International Labour Organization – Conventions and Recommendations
- The International Labour Organization, headquartered in Geneva (Switzerland), is a tripartite U.N. agency that came into existence in the year 1919. It has 187 member states.
- Some of the main aims of the ILO are to promote rights at work, encourage decent employment opportunities, enhance social protection, etc.
- The International Labour Organization (ILO) is a tripartite body consisting of representatives of governments, trade unions, and member-states’ employers.
- During the Second World War, in April 1944, a conference was convened at Philadelphia. As a result of these deliberations, the aims of the ILO were redefined. This was termed as the Declaration of Philadelphia which was later incorporated into ILO’s constitution.
1- International Labour Conference (ILC)
- The International Labour Conference (ILC) is the ILO superior body that comes together at least once a year. The Conference deals with analyzing and adopting the international norms in the social and labour sphere, and with discussing universally important questions.
- Sir Atul Chatterjee was the first Indian to become the president of the International Labour Conference (ILC). One of the main powers of the conference is to appoint committees to deal with different matters during each session.
- Indians have chaired some of the important committees of the Conferences like Selection Committee, Resolution Committee, Drafting Committee, Credential Committee, Finance Committee, etc.
- Some of the functions of ILC are:
- To formulate International Labour Standards
- To fix the amount of contribution by the member states
- To appoint committees to deal with different matters during each session
- To look for an advisory opinion from the International Committee of Justice
2- Governing Body
- The Governing Body is the ILO executive body that directs the Organization’s activities in the period between the ILC sessions and also defines the order of the Conference decisions’ implementation. The Governing Body meets thrice in a year.
- Functions of the Governing Body:
- To co-ordinate the work of the organization
- To appoint the Director-General
- To fix the date, duration and agenda of the Regional conference
- To look for an advisory opinion from the International Court of Justice with the consent of ILC
3- International Labour Office
- The International Labour Office is the ILO permanent secretariat.
- The Director-General of the ILO is appointed by the Governing body. He also acts as the Secretary-General of the ILO conference.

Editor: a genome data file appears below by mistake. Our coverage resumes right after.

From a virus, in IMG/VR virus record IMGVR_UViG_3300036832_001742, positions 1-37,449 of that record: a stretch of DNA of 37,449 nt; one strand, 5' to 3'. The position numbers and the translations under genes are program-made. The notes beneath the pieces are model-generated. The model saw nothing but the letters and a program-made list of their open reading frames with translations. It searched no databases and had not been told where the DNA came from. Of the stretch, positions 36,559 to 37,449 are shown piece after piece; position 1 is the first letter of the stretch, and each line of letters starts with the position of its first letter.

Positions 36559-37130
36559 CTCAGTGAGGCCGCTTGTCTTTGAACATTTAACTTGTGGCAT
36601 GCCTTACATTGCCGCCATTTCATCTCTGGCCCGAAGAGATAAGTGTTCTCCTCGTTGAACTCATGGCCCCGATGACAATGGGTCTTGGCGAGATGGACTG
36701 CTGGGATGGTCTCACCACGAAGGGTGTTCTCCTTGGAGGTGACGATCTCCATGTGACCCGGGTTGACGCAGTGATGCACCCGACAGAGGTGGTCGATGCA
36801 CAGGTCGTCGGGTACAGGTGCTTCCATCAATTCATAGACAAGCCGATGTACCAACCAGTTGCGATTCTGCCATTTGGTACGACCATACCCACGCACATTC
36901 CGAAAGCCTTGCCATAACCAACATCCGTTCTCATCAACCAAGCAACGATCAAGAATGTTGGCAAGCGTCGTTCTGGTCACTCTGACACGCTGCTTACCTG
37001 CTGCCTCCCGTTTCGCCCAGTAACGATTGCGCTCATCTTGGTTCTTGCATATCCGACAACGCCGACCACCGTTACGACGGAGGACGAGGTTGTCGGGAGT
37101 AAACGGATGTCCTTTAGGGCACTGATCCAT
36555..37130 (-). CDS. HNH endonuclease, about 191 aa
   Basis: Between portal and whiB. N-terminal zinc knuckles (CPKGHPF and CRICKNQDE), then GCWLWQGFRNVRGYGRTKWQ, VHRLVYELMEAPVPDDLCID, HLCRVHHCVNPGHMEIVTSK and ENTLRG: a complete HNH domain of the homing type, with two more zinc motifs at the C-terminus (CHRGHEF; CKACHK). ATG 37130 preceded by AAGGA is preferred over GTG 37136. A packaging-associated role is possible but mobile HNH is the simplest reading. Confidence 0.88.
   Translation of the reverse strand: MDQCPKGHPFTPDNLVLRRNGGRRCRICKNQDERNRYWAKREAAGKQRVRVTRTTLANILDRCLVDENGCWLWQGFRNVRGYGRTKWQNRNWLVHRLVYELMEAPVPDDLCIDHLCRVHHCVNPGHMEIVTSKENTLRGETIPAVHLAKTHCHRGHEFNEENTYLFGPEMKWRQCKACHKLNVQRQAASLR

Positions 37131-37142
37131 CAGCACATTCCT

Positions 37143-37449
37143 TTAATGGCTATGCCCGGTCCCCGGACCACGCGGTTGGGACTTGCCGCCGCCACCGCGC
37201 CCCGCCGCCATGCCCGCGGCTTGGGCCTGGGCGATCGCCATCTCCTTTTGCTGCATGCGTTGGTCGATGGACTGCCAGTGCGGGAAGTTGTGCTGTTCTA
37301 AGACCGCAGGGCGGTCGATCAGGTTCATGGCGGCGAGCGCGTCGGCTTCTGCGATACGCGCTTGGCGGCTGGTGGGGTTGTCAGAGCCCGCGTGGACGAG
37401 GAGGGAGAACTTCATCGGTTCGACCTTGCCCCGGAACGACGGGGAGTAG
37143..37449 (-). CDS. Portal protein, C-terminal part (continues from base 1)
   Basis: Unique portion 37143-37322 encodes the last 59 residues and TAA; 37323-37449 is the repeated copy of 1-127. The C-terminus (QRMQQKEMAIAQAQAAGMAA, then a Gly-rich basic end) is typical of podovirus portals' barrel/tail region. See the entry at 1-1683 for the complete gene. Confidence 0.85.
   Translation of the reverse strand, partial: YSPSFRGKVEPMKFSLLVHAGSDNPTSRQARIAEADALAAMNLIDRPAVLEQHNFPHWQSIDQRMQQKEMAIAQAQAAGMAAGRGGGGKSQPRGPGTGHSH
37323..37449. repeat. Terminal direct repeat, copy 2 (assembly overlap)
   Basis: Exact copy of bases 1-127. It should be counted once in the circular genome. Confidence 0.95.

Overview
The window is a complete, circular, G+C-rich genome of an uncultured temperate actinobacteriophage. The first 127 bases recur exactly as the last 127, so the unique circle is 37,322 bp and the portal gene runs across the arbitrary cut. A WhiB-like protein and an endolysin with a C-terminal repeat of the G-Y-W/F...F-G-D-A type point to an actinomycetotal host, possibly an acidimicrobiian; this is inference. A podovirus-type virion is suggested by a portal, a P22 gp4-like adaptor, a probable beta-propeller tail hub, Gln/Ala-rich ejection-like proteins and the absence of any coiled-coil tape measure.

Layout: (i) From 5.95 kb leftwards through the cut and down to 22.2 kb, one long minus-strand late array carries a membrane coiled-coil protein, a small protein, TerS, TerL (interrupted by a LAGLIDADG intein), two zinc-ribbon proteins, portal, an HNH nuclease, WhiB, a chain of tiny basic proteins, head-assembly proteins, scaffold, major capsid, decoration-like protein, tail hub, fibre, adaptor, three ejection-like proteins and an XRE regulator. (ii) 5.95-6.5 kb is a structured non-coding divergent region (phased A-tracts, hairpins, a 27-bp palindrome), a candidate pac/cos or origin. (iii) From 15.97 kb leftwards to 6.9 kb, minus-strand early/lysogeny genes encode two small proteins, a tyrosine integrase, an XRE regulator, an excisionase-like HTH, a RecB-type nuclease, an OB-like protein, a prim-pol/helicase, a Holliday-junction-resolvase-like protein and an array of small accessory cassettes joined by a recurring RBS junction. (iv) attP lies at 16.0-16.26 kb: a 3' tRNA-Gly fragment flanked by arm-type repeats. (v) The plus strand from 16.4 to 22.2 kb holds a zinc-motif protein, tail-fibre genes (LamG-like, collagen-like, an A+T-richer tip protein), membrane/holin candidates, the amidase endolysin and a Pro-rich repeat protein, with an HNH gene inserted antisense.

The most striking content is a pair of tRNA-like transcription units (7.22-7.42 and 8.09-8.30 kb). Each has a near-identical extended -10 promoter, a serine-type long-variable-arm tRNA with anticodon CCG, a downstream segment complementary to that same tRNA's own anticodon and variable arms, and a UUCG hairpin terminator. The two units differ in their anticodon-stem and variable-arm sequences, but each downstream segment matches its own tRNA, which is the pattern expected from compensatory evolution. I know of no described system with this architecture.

- Functions of the International Labour Office:
- To carry out its functions related to the observance of the conventions
- To collect and distribute information on international labour and social problems.
- To bring out publications dealing with industrial labour problems of international interest.
Conventions and Recommendations
- Conventions and Recommendations are adopted at the annual International Labour Conference.
- When a standard is adopted, member states are required under article 19(6) of the ILO Constitution, to submit it to their competent authority within a period of twelve months for consideration.
- If a convention is ratified, it generally comes into force for that country one year post the date when it is ratified.
- The countries ratifying the convention undertake to apply the Convention in national law and practice and to report on its application at regular intervals. If required, technical assistance is also provided by the ILO.
- In case of violation of a convention, representation, as well as complaint procedures, can also be initiated against countries that have ratified the convention.
Eight fundamental conventions have been identified by the ILO Governing Body. These are:
Convention No. 87
Freedom of Association and Protection of the Right to Organise Convention, 1948
Convention No. 98
Right to Organise and Collective Bargaining Convention, 1949
Convention No. 29
Forced Labour Convention, 1930
Convention No. 105
Abolition of Forced Labour Convention, 1957
Convention No. 138
Minimum Age Convention, 1973
Convention No. 182
Worst forms of Child Labour Convention, 1999
Convention No. 100
Equal Remuneration Convention, 1951
Convention No. 111
Discrimination (Employment and Occupation) Convention, 1958
The ILO Governing Body has also identified another four conventions encouraging member states to ratify them. The four conventions are:-
Convention No. 81
Labour Inspection Convention, 1947
Convention No. 122
Employment Policy Convention, 1964
Convention No. 129
Labour Inspection (Agriculture) Convention, 1969
Convention No. 144
Tripartite Consultation (International Labour Standards) Convention, 1976
Conventions ratified by India
India has ratified six of the fundamental conventions. Convention No. 87 (Freedom of Association and Protection of the Right to Organise Convention, 1948) and Convention No. 98 (Right to Organise and Collective Bargaining Convention, 1949) has not been ratified.
- Convention No. 29 (Forced Labour Convention, 1930) was ratified on November 30, 1954
- Convention No. 100 (Equal Remuneration Convention, 1951) was ratified on September 25, 1958
- Convention No. 105 (Abolition of Forced Labour Convention, 1957) was ratified on May 18, 2000
- Convention No. 111 (Discrimination (Employment and Occupation) Convention, 1958) was ratified on June 3, 1960
- Convention No. 138 (Minimum Age Convention, 1973) was ratified on June 13, 2017
- Convention No. 182 (Worst Forms of Child Labour Convention, 1999) was ratified on June 13, 2017
- Convention No. 81 (Labour Inspection Convention, 1947) was ratified on April 7, 1949
- Convention No. 122 (Employment Policy Convention, 1964) was ratified on November 17, 1998
- Convention No. 144 (Tripartite Consultation (International Labour Standards) Convention, 1976) was ratified on February 27, 1978
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